Global dairy prices rebound

Global dairy prices rebound, but consumers might not pay higher price

Dairy
Aa

Global dairy prices rebounded at the first auction for the New Year but a leading bank is warning consumers may be reluctant to pay more, putting a lid on further increases.

Aa

Global dairy prices rebounded at the first auction for the New Year but a leading bank is warning consumers may be reluctant to pay more, putting a lid on further increases.

The Global Dairy Trade auction price index was up 2.8 per cent at the January 7 event, reversing the trend from the two December auctions.

The January price rises were broad-based, with all commodities increasing, led by the rennet casein index (up 8.6pc) and the butter milk powder index (up 7.4pc).

New Zealand bank ASB's senior rural economist Nathan Penny said skim milk powder prices continued their strong run and were now close to whole milk powder prices.

"SMP was the best-performing product over 2019, surging around 40pc over the year," he said.

"The recent hot run owes to the absence of global stockpiles, which previously had been keeping a lid on prices."

Mr Penny said the price rebound from the previous weak auction result was expected.

"We had put the previous price weakness down to a surprise lift in planned auction volumes by Fonterra, signalling a greater proportion of dairy product would be channelled through the auction platform," he said.

"The price rise at this auction confirms that a knee-jerk reaction to the volume announcement was the driver of the recent price fall rather than any fundamental change in global dairy market dynamics."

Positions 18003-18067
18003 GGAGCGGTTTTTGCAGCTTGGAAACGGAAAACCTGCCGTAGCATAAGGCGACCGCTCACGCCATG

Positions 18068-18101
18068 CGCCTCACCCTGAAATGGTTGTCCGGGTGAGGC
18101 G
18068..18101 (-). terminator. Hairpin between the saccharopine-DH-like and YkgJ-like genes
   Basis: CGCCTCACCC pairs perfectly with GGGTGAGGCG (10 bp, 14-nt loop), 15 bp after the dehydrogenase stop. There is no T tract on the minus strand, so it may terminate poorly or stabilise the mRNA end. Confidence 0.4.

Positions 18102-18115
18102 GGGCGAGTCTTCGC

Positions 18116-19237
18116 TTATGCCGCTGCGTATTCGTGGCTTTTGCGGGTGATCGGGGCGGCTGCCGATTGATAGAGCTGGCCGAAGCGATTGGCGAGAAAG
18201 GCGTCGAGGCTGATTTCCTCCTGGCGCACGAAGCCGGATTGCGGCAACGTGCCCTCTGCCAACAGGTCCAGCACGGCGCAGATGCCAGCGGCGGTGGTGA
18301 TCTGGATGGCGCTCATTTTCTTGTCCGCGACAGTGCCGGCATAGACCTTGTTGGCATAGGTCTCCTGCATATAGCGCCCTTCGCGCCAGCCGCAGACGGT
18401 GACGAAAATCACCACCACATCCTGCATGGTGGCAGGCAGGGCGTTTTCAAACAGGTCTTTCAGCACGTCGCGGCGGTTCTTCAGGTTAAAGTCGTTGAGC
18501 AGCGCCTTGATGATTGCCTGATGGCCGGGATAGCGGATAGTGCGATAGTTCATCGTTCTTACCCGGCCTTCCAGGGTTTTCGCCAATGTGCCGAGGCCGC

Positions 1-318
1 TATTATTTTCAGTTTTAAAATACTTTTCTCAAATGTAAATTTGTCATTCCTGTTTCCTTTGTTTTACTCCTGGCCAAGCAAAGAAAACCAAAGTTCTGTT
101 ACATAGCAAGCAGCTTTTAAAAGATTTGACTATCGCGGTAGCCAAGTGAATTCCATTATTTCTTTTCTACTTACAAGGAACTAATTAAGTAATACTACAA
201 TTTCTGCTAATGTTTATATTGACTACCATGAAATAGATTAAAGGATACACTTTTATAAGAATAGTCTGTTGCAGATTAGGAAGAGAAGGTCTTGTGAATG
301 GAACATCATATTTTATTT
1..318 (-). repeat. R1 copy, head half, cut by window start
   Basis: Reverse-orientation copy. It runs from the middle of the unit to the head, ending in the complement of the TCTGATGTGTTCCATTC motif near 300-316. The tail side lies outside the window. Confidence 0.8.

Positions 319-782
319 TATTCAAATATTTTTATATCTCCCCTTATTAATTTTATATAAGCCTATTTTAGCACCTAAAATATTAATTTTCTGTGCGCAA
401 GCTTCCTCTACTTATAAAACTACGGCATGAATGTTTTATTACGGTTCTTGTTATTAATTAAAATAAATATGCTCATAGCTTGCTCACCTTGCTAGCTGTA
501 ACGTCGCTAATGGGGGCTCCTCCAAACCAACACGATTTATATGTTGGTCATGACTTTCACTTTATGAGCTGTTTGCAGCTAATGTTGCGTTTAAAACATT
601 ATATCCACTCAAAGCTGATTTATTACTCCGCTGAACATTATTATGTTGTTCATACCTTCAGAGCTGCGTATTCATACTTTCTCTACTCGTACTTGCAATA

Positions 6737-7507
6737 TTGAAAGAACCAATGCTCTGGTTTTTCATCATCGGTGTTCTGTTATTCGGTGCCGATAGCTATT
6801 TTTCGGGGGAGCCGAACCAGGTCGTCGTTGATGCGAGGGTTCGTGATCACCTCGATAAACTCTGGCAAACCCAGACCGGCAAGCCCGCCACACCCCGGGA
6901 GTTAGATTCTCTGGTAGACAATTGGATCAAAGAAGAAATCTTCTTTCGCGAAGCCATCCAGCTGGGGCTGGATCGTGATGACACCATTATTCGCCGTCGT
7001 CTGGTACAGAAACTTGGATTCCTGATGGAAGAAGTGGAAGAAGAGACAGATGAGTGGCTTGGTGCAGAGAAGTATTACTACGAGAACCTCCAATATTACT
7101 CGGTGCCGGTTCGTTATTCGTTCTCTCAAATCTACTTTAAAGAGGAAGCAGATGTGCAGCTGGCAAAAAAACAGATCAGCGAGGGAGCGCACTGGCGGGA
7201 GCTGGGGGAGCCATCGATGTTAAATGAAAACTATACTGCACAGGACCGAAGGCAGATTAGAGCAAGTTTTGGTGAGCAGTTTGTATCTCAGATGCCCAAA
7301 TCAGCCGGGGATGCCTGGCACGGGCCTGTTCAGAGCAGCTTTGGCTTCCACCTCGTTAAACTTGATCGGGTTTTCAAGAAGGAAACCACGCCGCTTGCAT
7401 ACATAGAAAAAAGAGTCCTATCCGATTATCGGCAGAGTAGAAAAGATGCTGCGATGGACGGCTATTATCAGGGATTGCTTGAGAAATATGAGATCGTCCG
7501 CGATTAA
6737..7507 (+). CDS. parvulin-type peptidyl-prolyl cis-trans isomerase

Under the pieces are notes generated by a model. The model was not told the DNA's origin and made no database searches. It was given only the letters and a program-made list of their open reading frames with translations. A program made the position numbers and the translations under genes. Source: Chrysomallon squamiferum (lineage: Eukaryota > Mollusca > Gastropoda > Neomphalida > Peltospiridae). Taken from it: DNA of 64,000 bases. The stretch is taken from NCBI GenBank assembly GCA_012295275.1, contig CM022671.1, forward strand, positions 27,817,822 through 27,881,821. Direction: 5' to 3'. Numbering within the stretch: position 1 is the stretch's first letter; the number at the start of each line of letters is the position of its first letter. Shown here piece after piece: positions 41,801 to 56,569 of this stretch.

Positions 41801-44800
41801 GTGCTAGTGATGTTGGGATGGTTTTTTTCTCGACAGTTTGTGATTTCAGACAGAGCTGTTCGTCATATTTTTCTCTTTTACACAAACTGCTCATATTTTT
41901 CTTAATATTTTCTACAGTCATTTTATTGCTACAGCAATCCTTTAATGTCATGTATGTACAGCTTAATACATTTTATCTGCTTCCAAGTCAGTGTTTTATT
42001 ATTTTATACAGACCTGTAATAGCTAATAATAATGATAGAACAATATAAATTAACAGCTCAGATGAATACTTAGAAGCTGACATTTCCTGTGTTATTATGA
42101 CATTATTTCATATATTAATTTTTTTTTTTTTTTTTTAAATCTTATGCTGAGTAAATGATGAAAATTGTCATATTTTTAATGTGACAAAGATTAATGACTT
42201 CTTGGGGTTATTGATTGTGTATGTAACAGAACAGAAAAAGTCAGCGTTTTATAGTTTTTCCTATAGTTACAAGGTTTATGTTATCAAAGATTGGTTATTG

Related reading

Westpac NZ market strategies Imre Speizer said the 1.7pc increase in whole milk powder prices was in line with market expectations.

"NZ dairy production volume this season is likely to be slightly below the previous one, given the cooler-than-normal spring, and more recently, soil moisture deficits in some regions," he said.

Word of warning

But Rabobank is warning that passing on price increases to consumers through the supply chain could prove a challenge.

The bank's latest global Dairy Quarterly report says consumer demand could be at risk, with "much of the world either recovering from, in the midst of, or on the verge of some degree of recession".

It cites slower growth already seen in the US restaurant trade and Argentina.

"Dairy producers around the world have spent the last several years waiting for a return to price levels reminiscent of those seen in 2014," the report said.

"Now we are approaching that territory, there is anxiety over consumers' ability to withstand price increases."

Despite the positive price signals, the report said dairy producers were hesitant, or unable, to expand as they waited to see if the higher prices could be absorbed by consumers.

This was flowing into limited supply growth, with combined milk production growth among the big seven milk producing regions (the US, the European Union, New Zealand, Australia, Brazil, Argentina and Uruguay) expected to remain at, or slightly below, one per cent throughout 2020 and into the first half of 2021.

Given the modest milk production outlook, the report said, Skim Milk Powder (SMP) prices were likely to see the most improvement, while butter prices were expected to remain generally range-bound and cheese, fairly stable.

Aa

From the front page

Sponsored by